Lance Armstrong must pay SCA Promotions $10million directly after arbitrators found him guilty of "perjury, fraud and conspiracy"

Lance Armstrong has been ordered to pay out $10million (£6.5million) in damages after losing his long-running case against SCA Promotions after an arbitration panel found in the company’s favour.

Armstrong originally won a case against SCA Promotions in 2006, which was forced to pay the Texan former professional rider $7.5million in bonuses for winning seven editions of the Tour de France, 1999-2005. SCA had refused the payment due to a question mark over Armstrong’s then alleged use of banned performance-enhancing substances.

During that court case, Armstrong swore under oath that he had never taken performance-enhancing substances to aid winning the Tour.

Armstrong has since admitted to doping during all seven of his Tour de France victories and was subsequently stripped of the wins and handed a lifetime ban. His admission was proof that he lied to gain the money from Dallas-based company.

A statement from SCA Promotions issued on Monday (February 16) confirmed that Armstrong and Tailwind Sports Corporation must pay the company $10million directly. According to the statement, the arbitrators said Armstrong had performed “an unparalleled pageant of international perjury, fraud and conspiracy”.

“It is hard to describe how much harm Lance Armstrong’s web of lies caused SCA but this is a good first start towards repairing that damage,” said Bob Hamman, SCA Promotions president.

Armstrong still faces an even bigger lawsuit – a US Federal whistleblower case that could see him fined up to $100million if found guilty.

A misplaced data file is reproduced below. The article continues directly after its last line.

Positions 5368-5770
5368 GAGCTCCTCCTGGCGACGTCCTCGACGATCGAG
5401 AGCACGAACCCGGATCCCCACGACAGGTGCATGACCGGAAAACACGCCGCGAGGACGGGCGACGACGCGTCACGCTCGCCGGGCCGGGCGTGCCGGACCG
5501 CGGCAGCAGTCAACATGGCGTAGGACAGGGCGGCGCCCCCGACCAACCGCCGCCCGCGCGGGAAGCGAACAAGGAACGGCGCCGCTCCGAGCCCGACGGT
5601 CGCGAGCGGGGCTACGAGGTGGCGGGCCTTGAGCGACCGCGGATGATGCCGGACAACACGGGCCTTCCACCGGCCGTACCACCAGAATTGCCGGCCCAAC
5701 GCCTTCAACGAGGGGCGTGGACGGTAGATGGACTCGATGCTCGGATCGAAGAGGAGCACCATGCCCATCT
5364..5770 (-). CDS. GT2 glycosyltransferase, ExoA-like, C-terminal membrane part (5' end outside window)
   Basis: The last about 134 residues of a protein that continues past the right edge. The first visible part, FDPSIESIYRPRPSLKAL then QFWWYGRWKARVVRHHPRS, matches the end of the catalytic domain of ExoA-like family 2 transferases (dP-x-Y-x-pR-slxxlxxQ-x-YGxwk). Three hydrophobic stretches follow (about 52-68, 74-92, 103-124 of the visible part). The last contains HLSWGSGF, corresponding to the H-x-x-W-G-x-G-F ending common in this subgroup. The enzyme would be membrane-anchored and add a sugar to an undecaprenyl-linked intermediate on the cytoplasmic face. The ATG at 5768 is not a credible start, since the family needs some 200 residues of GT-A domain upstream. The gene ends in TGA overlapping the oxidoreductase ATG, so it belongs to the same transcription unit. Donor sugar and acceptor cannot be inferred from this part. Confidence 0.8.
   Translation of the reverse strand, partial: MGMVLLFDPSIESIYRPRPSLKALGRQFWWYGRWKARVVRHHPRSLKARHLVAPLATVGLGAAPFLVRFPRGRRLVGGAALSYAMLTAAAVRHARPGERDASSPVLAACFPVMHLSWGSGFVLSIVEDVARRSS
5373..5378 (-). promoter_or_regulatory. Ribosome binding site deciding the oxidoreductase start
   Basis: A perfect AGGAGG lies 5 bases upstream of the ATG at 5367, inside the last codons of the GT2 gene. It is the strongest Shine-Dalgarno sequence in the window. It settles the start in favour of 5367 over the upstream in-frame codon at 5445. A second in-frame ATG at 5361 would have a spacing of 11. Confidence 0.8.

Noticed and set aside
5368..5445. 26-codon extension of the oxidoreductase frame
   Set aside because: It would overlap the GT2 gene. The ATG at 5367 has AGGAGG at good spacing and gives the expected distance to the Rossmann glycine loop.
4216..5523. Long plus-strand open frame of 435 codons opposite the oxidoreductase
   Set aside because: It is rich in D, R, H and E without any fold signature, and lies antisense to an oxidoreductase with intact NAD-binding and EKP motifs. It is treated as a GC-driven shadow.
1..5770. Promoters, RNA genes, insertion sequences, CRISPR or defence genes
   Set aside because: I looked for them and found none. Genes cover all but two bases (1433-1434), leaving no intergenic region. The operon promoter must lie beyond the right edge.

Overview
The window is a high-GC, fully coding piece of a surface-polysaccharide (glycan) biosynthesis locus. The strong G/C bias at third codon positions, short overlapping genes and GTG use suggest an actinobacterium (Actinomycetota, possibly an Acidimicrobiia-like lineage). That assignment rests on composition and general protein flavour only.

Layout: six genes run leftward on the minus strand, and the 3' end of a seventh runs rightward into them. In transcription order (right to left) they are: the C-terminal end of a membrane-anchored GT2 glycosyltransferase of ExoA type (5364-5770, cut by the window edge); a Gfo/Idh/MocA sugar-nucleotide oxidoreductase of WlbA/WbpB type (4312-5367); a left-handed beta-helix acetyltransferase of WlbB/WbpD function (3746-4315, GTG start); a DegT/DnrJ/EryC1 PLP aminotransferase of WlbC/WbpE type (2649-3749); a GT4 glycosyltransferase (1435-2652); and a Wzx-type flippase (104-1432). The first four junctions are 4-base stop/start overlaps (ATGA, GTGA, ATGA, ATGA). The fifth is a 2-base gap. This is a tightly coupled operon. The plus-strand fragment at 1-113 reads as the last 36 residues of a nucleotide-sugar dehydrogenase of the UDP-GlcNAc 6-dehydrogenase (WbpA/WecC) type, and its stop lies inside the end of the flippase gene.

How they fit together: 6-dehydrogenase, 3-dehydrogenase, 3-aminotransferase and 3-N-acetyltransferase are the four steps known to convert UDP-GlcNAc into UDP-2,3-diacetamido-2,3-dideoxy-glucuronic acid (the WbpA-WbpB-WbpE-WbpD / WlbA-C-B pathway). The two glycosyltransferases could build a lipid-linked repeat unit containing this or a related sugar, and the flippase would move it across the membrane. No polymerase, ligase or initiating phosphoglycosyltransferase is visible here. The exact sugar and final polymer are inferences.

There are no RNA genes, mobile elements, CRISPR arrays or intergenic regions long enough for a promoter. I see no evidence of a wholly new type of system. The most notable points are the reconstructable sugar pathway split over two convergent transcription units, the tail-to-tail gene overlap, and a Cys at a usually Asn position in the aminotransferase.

• Steph Durant

    But American (and maybe other) criminal law does not take perjury seriously enough. Not if there are statutory time limitations to bring a charge.

    That’s asinine. (Can I say ‘asinine’ on a comment board?)

  • TG

    Well, as long as Floyd Landis gets some money out of the whistleblower case. It’s only fair that another convicted doper is paid for all of the money he would have won if he hadn’t been caught!! It’s all unbelievable really.
    Take his money, but don’t give any to Mr Landis.

  • cahern1968

    So long as Lance still has all the money from his wins, wins that he could never achieve without doping, he has not been fully punished, he has lost nothing. All the court room drama involving Lance will stand to the betterment of cycling and all sport. As I have said many times before dopers dope to win races and make more money, pure and simple. If they get caught they get a ban for a year or two, nothing harsh really. They get to keep the money they have earned from cheating, so cheating really does pay. Until there is a financial disincentive for doping it will continue. To put the current doping punishment in an easy to understand form it is like robbing a bank, getting caught, going to jail, but being allowed to keep all the stolen money.

  • cahern1968

    Lance has been doing his utmost to protect his money, it’s all that really matters to him, and we can be pretty sure that he is not amused. You are correct about the perjury aspect and american courts do not take perjury lightly, which could come back to bite him.

    People can say all they want about Lance, he really doesn’t care, But now they are taking his money and he will fight that tooth and nail. It will be interesting to see how the whistle-blower case progresses, the $100,000,000 possible fine will probably clean out his accounts. What are the chances of him relocating his money so that the Federal Courts can’t get at it?

  • elan

    Well I for one don’t want other ex dopers to benefit from this,i hope Lance has paid his last fine.All this is doing is bringing cycling further into the gutter.

  • Vitaly Gashpar

    I wonder how much of this Thom Weisel will have to eat on behalf of Tailwind.

  • Steph Durant

    “The payout is believed to be the largest award of sanctions assessed against an individual in American judicial history.”

    And Lance, continuing to make history …. just not in a great way.

    (Note: he’s lucky he isn’t going to jail to serve time on his perjury.)

    OK, now. Next !! On to the Federal $100MM case.